Reform of Unfair Contracts

Wednesday, November 22, 2023

In 2021 there was a major reform to laws dealing with unfair contract terms found in standard form contracts, which have made it harder for large companies to continue their unfair practices.  

So, what are unfair standard form contracts?

A standard form contract is one where one party has all the bargaining power, they prepare the contract, and in effect, there is no opportunity for the other party to negotiate the terms of the contract. For example, the contract might give important rights solely to one party such as the ability to change the contract price or terminate the contract. These kinds of contracts often disadvantage small businesses.

What is an unfair contract term?

The laws relating to unfair contract terms can be found in Australian Consumer Law (“ACL”) and the Australian Securities and Investments Commission Act 2001 (“ASIC Act”). Under the ACL and the ASIC Act, a contract term is unfair if it:

(a)  Causes a significant imbalance in the parties’ rights and obligations under the contract, heavily favouring one party;

(b)  Is not reasonably necessary to protect the interests of a party who gains an advantage from the term; and

(c)  Causes harm to a party if the term was to be relied on.

What is the major reform?

The reform comes from a draft bill, which has been introduced into Parliament, proposing to eliminate these kinds of one-sided contracts. The bill proposes to expand the current definition of a ‘small business contract’ so that current unfair contract term laws will protect more businesses, and more importantly it proposes to introduce penalties for any corporation that uses unfair terms in their contracts.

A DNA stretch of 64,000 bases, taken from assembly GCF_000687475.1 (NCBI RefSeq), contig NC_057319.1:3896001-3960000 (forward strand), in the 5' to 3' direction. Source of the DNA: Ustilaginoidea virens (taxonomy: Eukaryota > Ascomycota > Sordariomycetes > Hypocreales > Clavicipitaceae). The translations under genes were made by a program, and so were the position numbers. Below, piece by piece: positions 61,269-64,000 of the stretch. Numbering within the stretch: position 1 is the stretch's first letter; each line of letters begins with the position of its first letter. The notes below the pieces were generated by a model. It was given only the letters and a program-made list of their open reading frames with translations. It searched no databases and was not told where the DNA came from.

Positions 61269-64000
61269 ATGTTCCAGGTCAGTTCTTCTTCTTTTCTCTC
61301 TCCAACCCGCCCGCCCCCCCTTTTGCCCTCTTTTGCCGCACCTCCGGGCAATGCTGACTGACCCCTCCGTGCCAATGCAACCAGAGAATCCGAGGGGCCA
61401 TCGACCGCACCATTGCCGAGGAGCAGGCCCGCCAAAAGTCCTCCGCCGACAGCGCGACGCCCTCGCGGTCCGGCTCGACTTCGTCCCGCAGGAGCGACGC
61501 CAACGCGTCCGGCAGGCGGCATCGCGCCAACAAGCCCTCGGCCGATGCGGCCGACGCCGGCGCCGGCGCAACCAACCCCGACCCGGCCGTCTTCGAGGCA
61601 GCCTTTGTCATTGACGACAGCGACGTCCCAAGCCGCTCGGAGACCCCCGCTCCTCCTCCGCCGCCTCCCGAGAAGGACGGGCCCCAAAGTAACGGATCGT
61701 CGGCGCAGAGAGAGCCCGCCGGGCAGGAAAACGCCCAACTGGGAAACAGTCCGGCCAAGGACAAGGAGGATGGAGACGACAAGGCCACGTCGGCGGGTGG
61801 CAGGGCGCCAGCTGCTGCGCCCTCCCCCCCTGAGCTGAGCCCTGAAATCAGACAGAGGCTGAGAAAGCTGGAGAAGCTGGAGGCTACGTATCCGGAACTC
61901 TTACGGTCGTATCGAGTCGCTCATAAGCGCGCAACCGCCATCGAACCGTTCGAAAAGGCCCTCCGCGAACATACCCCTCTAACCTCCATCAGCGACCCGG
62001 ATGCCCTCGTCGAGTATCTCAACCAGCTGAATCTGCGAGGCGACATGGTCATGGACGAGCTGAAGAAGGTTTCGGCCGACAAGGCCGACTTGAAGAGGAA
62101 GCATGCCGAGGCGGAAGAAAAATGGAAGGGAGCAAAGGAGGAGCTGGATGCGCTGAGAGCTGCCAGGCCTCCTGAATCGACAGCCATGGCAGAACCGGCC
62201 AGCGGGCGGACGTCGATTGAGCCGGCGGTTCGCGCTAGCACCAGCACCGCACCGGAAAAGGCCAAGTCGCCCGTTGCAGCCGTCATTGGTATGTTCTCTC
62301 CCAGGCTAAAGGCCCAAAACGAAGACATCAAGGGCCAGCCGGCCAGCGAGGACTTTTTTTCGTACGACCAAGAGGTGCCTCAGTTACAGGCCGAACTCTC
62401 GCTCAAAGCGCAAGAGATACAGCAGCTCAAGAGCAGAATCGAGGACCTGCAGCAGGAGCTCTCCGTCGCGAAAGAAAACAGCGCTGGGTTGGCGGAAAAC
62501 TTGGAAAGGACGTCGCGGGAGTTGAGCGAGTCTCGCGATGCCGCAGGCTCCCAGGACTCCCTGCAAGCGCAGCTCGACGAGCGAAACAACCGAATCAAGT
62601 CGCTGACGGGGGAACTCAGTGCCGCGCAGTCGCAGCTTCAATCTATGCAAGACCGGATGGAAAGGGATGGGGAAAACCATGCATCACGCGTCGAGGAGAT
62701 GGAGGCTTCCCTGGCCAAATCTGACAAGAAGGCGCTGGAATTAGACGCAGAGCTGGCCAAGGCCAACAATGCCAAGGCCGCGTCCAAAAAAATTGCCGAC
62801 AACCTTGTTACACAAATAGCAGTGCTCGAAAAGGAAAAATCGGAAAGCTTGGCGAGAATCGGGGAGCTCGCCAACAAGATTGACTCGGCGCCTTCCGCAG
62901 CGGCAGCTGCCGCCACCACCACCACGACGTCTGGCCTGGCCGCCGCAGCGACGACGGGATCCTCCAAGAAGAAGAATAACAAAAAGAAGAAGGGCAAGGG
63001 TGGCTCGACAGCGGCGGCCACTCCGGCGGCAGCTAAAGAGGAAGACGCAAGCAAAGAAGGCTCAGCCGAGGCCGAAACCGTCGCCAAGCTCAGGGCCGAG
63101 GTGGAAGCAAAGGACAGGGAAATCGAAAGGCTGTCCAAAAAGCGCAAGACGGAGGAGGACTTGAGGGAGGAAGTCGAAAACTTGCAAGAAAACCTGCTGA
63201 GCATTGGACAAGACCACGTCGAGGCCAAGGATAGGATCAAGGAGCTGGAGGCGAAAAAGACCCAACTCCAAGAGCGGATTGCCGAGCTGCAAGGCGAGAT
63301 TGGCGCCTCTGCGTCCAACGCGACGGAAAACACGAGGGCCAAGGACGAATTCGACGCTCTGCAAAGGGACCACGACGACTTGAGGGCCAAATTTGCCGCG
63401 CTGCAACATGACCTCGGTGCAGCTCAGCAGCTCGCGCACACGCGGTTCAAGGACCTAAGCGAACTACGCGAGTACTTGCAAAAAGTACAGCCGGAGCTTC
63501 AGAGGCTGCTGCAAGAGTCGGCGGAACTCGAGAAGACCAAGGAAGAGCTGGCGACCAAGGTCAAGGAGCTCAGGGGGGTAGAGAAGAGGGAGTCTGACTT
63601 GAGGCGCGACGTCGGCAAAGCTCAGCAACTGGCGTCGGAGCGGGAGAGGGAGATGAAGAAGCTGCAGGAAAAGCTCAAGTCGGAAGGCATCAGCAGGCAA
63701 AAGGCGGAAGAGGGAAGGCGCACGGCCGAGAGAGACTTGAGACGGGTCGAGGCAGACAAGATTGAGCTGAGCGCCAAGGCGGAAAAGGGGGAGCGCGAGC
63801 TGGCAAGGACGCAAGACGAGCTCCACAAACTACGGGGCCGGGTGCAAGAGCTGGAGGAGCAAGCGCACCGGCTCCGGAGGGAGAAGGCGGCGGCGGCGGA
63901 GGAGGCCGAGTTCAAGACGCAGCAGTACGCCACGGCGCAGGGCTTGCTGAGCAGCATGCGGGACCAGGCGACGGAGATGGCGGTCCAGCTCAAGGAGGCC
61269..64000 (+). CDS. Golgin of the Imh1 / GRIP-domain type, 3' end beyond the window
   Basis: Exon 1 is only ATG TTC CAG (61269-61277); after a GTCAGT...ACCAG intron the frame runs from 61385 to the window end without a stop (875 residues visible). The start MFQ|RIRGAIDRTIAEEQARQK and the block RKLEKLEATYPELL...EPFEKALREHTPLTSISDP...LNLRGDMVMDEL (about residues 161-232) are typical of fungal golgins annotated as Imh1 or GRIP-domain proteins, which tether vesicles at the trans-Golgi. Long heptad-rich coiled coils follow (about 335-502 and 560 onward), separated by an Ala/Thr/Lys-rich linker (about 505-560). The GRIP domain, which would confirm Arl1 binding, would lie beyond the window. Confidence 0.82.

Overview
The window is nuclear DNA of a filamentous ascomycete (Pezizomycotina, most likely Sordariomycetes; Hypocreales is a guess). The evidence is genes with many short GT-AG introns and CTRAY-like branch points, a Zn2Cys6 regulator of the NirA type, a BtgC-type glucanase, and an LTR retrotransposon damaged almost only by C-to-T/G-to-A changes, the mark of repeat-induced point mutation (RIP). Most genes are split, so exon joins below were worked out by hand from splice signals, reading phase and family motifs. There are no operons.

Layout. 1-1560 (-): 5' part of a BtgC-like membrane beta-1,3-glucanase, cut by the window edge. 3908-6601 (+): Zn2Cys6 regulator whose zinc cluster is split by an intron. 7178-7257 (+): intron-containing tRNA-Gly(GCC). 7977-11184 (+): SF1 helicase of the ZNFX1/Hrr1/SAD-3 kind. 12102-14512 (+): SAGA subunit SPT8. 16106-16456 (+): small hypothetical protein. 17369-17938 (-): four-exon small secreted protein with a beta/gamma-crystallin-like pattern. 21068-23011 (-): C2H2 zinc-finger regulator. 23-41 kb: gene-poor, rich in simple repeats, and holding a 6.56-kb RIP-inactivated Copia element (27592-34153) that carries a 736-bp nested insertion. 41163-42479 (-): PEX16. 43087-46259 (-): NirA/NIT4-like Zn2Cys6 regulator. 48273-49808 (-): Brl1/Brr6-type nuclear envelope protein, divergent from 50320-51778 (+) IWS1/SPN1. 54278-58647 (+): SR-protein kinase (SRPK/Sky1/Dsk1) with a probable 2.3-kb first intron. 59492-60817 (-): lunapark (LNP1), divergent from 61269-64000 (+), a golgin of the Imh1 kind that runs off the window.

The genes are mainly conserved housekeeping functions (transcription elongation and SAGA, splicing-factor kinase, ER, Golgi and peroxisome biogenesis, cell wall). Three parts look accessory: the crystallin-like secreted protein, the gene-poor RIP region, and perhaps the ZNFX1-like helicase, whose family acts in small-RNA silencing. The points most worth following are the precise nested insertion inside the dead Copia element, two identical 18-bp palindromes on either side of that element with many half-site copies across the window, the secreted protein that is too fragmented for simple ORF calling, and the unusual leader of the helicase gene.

What happens if a court declares a term to be unfair?

Under the proposed reforms, if a term is declared to be unfair, the Court will remove the term from the contract, or declare the contract to be entirely void if the term was essential. The Court will then proceed to hand down a penalty to the infringing corporation. The fine will be imposed on a clause-by-clause basis under the Contract, with individuals being liable for penalties of up to $500,000. Additionally, the proposed reforms include a penalty that allows for chief executives, upper management, and chairs of corporations to be suspended if their company is found to be using unfair standard form contracts.

The introduction of such harsh penalties for offending companies is revolutionary in an industry that has previously only seen unfair contract terms be voided without penalty. This provides a necessary check on the power large enterprises currently have over small businesses.

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